Entering the 21st Century
Killing, injury, drug abuse, theft, bullying, robbery, juvenile delinquency, car gangs etc. Unfortunately these things have become everyday occurrences during the latter half of the 20th century. Lack of morality! Lack of human feelings! Lack of mutual understanding! How deplorable!
The 21st century is just around the corner. We ought to improve the world and make it as comfortable as possible before we pass it down to the next generation. Human nature must be good fundamentally. I do believe our world could be a better place if only each person tries to be a little more kind and considerate. "Many a little makes a mickle"
The Millennium Year
The Year 2000 will soon slip by. Looking back, I have certainly had some unforgettable experiences this year, some good and also some sad. Firstly, my mother-in-law passed away on the 1st of January, aged 96. Although taking care of her had been difficult for me, I miss her terribly.
Japan currently has the highest number of elderly people per capita in the world, yet effective measures to deal with this situation have only recently been implemented. I hope it is not a case of too little too late.
Secondly, this year has seen further expansion of the Internet, which even I have recently had connected to my home. I couldn't help thinking I don't want to miss out on something as important as this.
Lastly, I traveled to France in June of this year. There, on top of the Eiffel Tower, which rose up brightly in the night sky, I saw the glowing red illumination "2000" It left me with a vivid impression, and a wish I'm sure everyone shares. "A desire for world peace and prosperity for human kind"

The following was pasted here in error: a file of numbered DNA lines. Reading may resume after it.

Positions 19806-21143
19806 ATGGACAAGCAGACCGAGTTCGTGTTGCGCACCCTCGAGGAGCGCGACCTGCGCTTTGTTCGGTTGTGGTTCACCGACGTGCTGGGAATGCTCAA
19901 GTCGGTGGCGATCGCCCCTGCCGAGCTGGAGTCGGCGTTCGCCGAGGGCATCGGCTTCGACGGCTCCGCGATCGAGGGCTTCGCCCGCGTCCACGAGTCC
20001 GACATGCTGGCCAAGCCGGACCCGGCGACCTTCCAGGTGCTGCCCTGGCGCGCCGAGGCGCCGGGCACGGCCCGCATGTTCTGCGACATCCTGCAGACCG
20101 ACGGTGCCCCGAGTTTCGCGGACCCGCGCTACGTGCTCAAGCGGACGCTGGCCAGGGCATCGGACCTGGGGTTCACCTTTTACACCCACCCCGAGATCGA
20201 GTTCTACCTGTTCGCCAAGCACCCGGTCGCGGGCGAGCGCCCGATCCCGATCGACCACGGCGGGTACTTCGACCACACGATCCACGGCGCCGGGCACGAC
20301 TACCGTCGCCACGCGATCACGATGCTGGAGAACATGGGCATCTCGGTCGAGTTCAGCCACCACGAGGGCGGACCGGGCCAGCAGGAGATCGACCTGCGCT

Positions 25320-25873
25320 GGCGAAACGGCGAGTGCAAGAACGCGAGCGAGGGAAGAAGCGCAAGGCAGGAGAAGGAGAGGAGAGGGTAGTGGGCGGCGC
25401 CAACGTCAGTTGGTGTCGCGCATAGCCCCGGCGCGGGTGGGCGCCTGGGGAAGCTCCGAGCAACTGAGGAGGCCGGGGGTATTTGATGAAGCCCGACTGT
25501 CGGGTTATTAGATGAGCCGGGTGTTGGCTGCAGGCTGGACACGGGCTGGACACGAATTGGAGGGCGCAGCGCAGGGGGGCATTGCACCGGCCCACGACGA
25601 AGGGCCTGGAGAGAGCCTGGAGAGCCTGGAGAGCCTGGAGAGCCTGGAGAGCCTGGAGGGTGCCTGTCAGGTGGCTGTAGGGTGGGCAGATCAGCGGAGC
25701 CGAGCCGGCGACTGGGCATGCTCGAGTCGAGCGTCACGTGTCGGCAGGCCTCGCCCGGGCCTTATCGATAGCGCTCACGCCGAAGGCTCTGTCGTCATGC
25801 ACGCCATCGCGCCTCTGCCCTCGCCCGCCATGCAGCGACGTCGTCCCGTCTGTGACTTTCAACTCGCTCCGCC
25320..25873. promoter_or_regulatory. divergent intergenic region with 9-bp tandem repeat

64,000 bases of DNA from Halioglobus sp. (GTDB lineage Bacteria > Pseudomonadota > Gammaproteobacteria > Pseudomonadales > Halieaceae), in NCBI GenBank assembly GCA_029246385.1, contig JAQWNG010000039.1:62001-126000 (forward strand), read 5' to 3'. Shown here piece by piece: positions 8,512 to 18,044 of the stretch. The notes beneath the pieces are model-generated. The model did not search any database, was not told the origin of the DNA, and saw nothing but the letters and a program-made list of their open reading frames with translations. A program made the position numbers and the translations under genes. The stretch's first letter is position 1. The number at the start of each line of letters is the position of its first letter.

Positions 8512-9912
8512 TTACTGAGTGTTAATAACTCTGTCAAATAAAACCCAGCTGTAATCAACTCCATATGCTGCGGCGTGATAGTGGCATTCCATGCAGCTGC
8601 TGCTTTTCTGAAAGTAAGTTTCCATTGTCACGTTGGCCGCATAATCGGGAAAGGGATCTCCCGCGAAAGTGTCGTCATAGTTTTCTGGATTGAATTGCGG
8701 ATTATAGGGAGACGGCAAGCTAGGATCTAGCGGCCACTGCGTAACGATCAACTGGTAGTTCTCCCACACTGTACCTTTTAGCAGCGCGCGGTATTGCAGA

Welcome - The 21st Century
As a century is quite a long time, in looking back, I think I should stick to what happened during my days. Compared to my mother's generation, women's lifestyles have changed significantly. While I may be an ordinary middle-aged homemaker, I have not limited myself to the home environment.
I still have a job and can afford to take the occasional overseas vacation. Almost everyday I use a computer, and drive my car to work or somewhere. Today women, including myself, are gaining more freedom and seem generally happier for it. But we live in a consumer society in which buying pre-packaged food, even rice balls, not to mention bottled water and tea is not unusual. These are all items previously prepared at home. I wonder how surprised my mother would be if she were here to witness these times.
Incidentally, my first grandson entered the world this past autumn. My millennium boy is going to row his way through the seas of the 21st century. I hope his future and my elderly days will be peaceful in the coming new century.
Year by year everything is changing and developing faster. The use of computers and mobile phones has become commonplace. Household affairs can be completed with but the push of a button. Of course I'm grateful as almost everything can be done faster with less labor. It is true such convenience helps our life. This advancement will continue to develop radically during the 21st century.
Although I go along with this progress in the world, I think it is still important to retain one's sense of "self". I need to be able to stop and think sometimes, to take a moment to enjoy and savor the passing of time. Taking a leisurely walk in a temple garden, sipping green tea in a traditional Japanese style room only lit by candle light, shutting out artificial sounds and just reflecting in my timeless world, what do I see?
I live happily here in Kyoto, and hope to continue to introduce to you some of the many interesting aspects of this charming and historical city. My other wish is for more "kokoro-no-yutori" (心のゆとり), "peaceful moments", time to myself free from the hustle and bustle of everyday life. Remember, once in a while, "take the time to smell the roses".
Towards a Peaceful Future
I never imagined my life would span over two different centuries, much less an historical transition from one millennium to another. Having been born in the post war period, I have enormous respect and gratitude for the sacrifice endured by those who came before me. In our present environment, we enjoy freedom of choice in almost every aspect of life, far beyond that of past generations. However, I cannot help but feel ashamed at our lack of appreciation. Why do we continue to commit atrocities against our fellow human beings? Did the countless souls who laid their life on the line, and in many cases, lost their lives in the hope of a peaceful future die in vain? Take a moment to reflect on the grief we have created for ourselves this century, and lets work towards a more peaceful 21st century.